Wealth of Nations, Notes #1


“The value of any quantity…is equal to the quantity of labor” (Smith 41).

The above statement might surprise some people, but that is a very un-capitalist thing to say. Marx and Smith did not fundamentally disagree on this point.

Interest: It is compensation which the borrower pays to the lender (74). The law can only prohibit interest.  It cannot prevent it.  I don’t think Smith is saying anything so trite as “you can’t make bad people obey the law.”  Interest, rather, is a reflection of time preference.  People prefer present goods to future goods.


Actual price: the price at which any commodity is commonly sold.  Also called “market price” (79). Commodities commonly gravitate towards this price (82).

Profits of Stock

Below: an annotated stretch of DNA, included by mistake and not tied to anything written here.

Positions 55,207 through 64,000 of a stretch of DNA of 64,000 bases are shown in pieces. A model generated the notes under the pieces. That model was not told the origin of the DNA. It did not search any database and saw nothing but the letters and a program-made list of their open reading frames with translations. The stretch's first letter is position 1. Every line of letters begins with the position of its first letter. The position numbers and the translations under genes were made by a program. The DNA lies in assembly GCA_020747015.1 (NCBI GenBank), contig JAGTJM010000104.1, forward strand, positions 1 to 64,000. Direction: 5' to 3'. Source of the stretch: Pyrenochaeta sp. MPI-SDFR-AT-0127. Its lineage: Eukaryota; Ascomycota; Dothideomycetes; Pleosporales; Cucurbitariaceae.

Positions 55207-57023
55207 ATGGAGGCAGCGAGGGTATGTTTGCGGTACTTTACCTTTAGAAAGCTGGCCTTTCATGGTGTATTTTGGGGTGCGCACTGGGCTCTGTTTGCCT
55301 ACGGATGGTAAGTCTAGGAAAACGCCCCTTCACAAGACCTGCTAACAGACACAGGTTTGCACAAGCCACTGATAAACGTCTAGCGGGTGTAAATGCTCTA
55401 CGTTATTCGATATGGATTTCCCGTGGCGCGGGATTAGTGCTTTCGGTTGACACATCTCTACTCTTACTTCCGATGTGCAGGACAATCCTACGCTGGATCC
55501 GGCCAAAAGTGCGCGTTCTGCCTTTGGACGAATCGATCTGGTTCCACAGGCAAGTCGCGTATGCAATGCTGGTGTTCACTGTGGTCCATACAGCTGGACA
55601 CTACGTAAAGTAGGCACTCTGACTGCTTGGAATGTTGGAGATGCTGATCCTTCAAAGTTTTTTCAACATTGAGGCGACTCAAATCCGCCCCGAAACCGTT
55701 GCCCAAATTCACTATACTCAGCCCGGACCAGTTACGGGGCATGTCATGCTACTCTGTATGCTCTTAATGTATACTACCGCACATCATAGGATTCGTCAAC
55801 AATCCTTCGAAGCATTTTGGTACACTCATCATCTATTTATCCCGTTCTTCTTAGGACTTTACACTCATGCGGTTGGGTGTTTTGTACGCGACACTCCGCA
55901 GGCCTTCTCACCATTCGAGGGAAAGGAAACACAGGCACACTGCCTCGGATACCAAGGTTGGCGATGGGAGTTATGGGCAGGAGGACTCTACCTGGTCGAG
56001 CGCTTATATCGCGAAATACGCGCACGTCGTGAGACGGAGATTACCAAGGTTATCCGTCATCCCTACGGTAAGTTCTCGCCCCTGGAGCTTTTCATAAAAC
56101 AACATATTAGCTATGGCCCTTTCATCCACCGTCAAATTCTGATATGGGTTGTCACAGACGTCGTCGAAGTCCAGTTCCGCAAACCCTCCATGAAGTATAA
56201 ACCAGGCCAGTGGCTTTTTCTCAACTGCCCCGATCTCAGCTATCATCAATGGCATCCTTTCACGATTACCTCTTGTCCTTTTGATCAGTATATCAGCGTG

Axiom: wherever a great deal can be made by the use of money, a great deal will commonly be given for the use of it (123).  “When you have a little, you can easily get more.  The difficulty is to get that little.”

Speculation is inevitable in a free economy.  If you have new agriculture or commerce or technology, then you have speculation.


The law can prohibit usury, but that only shifts it elsewhere. People have to borrow, and lenders won’t lend flat out to people who are at risk of not paying it back.  Money then becomes more expensive, so to speak, and that expense is shifted to other costs.


Any new investment or product requires speculation.

Incorporated Trade

Incorporated trade restrains competition (164).  Union laws are oppressive at root.  They restrict my right to work. My core property is my labor.  Union laws restrict my right to work at what price I believe I am worth, and they restrict the employer from hiring me at what price he is willing to pay.  From this Smith attacks the idea of long apprenticeships; they do nothing to encourage the love of labour.  The better thing to do is get the young man interested in labor early on, letting him taste the fruits of it, and then he will be hooked.


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